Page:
In England, they shot the messenger. True, the death of British biological weapons expert David Kelly was a suicide. But if the reserved scientist took his own life, it was in response to the British Ministry of Defense outing and reprimanding him as the alleged whistle-blower behind the BBC's controversial report that the government “sexed up” its intelligence information to make the case for war.
The BBC charge against the government in this instance was quite mild, because what Tony Blair did was not merely hype the case for preemptively invading Iraq. Rather, he deliberately lied to his public about the certainty of his claims to frighten the people into sending their children off to war. In this case, the Brits said—wrongly— that Iraq could deploy chemical or biological weapons in 45 minutes, a lie also employed by our president as one of his hysterical claims to justify the invasion of Iraq.
But in England, Kelly's death and the unraveling justifications for war have created a governmental crisis and prompted calls for Blair to resign.
The prewar confetti of frightening claims about Iraq has been exposed as nothing more than cherry-picked snippets from intelligence reports that generally regarded that nation’s threat to the world as modest and shrinking. Instead of admitting this now obvious fact, the Blair government unleashed a witch hunt against the BBC and anyone in the Blair administration who might have been a source for the news agency’s reporting.
Kelly was the first victim of the government’s revenge against the British Broadcasting Corporation, which had—until Kelly was found dead—refused to name its source. The BBC has been a target of the Blair-Bush partnership ever since they decided to invade Iraq.
During the Iraq war, the BBC, in stark contrast to leading U.S. news outlets, distinguished itself for objective coverage of its own government, even during a time of heightened patriotism. This should be a great advertisement for the model of a free society that we claim to be eager to export to, or impose on, the rest of the world. In most countries, publicly subsidized broadcasting is an important source of news, and the BBC serves as the premier example that such reporting can withstand official government assaults on its independence. The BBC’s reporting on the doctored intelligence concerning weapons of mass destruction followed its notable report debunking the U.S. military propaganda tale of the battle and rescue of Pfc. Jessica Lynch.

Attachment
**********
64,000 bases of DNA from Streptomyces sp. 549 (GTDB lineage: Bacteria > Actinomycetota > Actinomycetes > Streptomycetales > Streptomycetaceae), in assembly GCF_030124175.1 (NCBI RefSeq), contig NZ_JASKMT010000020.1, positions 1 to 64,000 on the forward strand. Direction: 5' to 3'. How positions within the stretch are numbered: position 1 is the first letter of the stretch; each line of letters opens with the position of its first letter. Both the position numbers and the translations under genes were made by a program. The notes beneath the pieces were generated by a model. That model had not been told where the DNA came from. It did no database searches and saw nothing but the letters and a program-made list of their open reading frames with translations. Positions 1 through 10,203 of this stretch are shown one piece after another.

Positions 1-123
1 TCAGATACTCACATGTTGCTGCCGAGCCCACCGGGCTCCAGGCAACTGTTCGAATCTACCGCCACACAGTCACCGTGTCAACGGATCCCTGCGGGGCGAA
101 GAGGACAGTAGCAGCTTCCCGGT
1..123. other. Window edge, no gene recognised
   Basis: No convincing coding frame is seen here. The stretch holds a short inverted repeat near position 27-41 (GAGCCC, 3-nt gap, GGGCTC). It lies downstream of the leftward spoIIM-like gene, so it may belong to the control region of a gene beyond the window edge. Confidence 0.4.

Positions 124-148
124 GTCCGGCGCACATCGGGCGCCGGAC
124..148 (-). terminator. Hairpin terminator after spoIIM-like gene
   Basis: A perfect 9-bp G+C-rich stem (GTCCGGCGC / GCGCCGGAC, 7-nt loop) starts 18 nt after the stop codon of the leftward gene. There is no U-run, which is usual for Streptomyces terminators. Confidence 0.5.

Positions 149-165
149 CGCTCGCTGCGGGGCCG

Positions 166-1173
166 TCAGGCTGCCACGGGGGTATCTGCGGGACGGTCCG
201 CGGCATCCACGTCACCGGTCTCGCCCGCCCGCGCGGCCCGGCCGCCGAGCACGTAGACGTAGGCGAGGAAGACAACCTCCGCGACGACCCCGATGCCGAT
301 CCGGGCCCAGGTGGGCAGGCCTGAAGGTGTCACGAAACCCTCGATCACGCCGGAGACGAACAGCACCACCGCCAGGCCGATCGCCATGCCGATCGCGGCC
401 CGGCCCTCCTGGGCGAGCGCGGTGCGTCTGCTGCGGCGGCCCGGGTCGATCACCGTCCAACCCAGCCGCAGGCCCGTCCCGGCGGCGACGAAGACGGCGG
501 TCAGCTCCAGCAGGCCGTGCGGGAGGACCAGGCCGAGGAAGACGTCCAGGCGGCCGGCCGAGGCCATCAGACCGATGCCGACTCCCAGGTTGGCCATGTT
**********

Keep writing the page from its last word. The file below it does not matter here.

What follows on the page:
Remember, the BBC was not taking the safe route that so many news organizations prefer. Yet, time and again, they have been proved right with each new revelation of half-truths, outright lies and data manipulation on the part of the coalition’s leaders-in-chief.
As Paul Reynolds, a veteran BBC military affairs analyst, said of the British intelligence dossier cited as the source for Bush’s now-repudiated claim about Iraq’s nuclear program: “Of the nine main conclusions in the British government document ‘Iraq’s Weapons of Mass Destruction,’ not one has been shown to be conclusively true.”
Blair last week told the U.S. Congress that he and Bush were right to invade Iraq even if no weapons of mass destruction are ever found. Left unmentioned is that it was the coalition that chased U.N. weapons inspectors out of Iraq, claiming they weren’t doing their job and that the Iraq threat was growing. Clearly the immediacy of the threat from Hussein was a phony claim that Blair and Bush should have known full well was not backed up by any substantial evidence.
What’s left is the idea that we are in Iraq to build a democracy by force. Yet the people on both sides of the Atlantic were adamantly opposed to this sort of nation-building, smacking as it does of past disasters, from the collapse of the British Empire to the U.S. war in Vietnam. In essence, we are now told to be happy with a rationale for war that we didn’t find convincing before the war started.
This is a denigration of the core ideal of representative democracy—rule by an enlightened public—as are vindictive attacks on journalistic watchdogs and whistle-blowers who keep our representatives honest. Last week in his speech, Blair smugly claimed the favorable judgment of future historians, but it is the BBC that history will celebrate for its pursuit of truth.
Robert Scheer is a Berkeley resident.